Dissolution ’progressive’ Dutch East Indies high court in 1901 offers lessons for today

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In 1901, the House of Representatives agreed to dissolve the Supreme Court in the Dutch East Indies: this was a remarkable example of political interference in colonial jurisdiction. But what makes it even more remarkable is the fact that the constitution still fails to regulate anything that pertains to the abolition of courts of justice, writes Rowin Jansen in an article that appears this week in Rechtsgeleerd Magazijn Themis.

Legal and political state powers are supposed to operate independently of each other, but Jansen explains that over a hundred years ago, the Netherlands experienced a remarkable clash between the two. In 1901, the government decided to dissolve the Supreme Court of the Dutch East Indies; this was the colony’s highest legal authority and was comparable to the Supreme Court of the Netherlands. Although the court was reconstituted on the very same day, the new slimmed-down format was characterised by the dismissal of several judges and the reduction of a number of duties and responsibilities.

Heavy workload, or too progressive?

The Supreme Court of the Dutch East Indies played quite a notable role: it was tasked with overseeing all’of the colony’s judicial decisions, and literally read all’of these decisions because the level of the lower courts was deemed to be too low for the Indonesian population. "This led to miscarriages of justice, cases that had to be completely reheard by the Supreme Court, which resulted in a consistently heavy workload and long waiting times." By dissolving and reforming the Supreme Court, and giving the lower courts a higher budget and more responsibility, the government in the Netherlands hoped to improve the quality of the administration of justice.

However, Jansen notes that other sources have suggested that there was more to it than this. "This may also have provided a means for sidelining a court that was somewhat too progressive. This involved a number of very vocal judges who cared about the legal position of people that had legally been called ’natives’. Such conduct was not always so well received in the House of Representatives, where some decisions were openly discussed and reviewed. What is certain is that the administration of justice in the Dutch East Indies regularly failed to conform to the views held by the House of Representatives. The mindset was that the colony merely needed to conform to the wishes and thoughts of the homeland."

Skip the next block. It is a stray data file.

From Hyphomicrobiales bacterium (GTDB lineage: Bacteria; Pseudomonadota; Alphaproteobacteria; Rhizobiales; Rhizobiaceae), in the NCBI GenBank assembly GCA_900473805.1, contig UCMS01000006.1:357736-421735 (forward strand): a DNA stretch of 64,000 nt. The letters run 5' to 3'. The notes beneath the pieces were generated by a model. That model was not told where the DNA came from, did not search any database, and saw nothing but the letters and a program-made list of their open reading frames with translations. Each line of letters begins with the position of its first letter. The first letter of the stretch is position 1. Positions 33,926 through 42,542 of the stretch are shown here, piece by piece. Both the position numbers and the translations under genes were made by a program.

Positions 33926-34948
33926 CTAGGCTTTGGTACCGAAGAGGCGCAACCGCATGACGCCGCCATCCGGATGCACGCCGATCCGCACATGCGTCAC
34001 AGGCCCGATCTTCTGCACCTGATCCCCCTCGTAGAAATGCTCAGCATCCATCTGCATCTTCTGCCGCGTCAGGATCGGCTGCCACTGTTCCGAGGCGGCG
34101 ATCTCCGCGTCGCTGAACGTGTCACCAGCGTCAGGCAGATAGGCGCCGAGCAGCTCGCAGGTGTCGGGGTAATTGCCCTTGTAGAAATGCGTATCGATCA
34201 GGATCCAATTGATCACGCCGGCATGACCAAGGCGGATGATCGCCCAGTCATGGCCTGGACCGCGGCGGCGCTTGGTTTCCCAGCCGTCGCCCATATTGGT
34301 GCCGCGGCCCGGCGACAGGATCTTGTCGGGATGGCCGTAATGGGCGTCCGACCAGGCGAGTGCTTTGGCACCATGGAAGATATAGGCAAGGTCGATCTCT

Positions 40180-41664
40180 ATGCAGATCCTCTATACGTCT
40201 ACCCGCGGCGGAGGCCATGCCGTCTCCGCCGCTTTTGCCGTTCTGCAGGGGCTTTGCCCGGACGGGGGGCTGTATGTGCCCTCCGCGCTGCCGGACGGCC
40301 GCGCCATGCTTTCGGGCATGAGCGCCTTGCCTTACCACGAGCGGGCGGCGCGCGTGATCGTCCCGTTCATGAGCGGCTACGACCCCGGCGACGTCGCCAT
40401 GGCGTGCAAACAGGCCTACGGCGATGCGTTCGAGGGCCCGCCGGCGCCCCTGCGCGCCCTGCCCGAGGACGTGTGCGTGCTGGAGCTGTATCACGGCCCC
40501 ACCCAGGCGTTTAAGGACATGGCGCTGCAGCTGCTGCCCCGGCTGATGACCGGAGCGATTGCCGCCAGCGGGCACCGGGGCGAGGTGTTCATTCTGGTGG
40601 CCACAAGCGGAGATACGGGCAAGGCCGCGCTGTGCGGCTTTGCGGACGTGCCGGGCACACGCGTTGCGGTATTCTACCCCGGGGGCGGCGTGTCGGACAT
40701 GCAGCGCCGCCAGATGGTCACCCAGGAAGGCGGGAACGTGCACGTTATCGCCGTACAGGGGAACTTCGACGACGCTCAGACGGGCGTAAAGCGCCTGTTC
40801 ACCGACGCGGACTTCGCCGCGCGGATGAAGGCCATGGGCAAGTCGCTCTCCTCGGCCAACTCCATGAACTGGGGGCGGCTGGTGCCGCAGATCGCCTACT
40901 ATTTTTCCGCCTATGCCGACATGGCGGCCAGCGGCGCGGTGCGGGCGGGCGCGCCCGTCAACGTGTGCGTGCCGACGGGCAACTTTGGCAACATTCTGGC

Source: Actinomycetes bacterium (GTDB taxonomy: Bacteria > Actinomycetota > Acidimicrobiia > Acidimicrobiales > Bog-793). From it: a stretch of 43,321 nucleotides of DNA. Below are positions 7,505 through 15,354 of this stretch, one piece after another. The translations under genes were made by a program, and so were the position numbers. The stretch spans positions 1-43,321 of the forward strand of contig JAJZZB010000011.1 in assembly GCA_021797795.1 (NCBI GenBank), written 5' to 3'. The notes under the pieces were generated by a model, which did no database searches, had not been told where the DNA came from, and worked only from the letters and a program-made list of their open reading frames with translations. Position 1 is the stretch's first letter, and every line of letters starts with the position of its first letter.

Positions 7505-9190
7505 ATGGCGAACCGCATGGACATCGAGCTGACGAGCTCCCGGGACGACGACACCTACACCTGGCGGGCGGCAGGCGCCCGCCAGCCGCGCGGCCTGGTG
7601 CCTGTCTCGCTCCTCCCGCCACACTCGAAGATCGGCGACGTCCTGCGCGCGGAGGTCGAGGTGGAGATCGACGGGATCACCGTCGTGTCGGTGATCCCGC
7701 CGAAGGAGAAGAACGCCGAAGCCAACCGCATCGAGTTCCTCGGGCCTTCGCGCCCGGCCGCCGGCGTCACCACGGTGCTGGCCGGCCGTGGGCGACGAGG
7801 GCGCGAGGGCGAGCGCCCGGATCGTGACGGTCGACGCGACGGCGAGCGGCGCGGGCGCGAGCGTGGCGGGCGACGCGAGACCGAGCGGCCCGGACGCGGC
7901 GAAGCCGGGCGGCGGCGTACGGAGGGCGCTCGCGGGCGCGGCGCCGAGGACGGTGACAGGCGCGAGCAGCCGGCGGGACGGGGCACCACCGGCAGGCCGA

It is difficult to ascertain which of these reasons was decisive in the decision to dissolve the Supreme Court. Because the archives of the Supreme Court in the former Dutch East Indies were eaten by white ants, Jansen had to rely on parliamentary records, journal contributions and newspaper articles from this period.

Continuing risks: Is vigilance necessary?

According to Jansen, the fact that the politicians in The Hague proceeded to dissolve an independent court in the East Indies could in and of itself be described as remarkable. From a constitutional standpoint, there was nothing to prevent this political intervention from happening at that time. But Jansen claims that it is all the more remarkable that more than one hundred years later, there are still no constitutional or statutory provisions that pertain to the dissolution of courts. "It’s not possible to simply dismiss a judge, but a court can still be dissolved. This means that a judge can remain appointed, but that he will subsequently no longer be assigned any work."

"Even now, a court can be dissolved if a majority of politicians in The Hague so wishes. This is a cause for concern, and certainly not an unrealistic one when you look at developments in such countries as Poland, Hungary and the United States. Politicians from various levels of government in these countries also chose to sideline critical judges. Vigilance is not an unnecessary luxury, so it would be advisable for the Dutch legislature to introduce a serious safeguard against such ’chicanery’ with the judiciary."

Literature reference

https://www.uitgeverij­paris.nl/n­l/reader/2­000000002/­2000000039 . Beeld via Leiden University Libraries Digital Collections.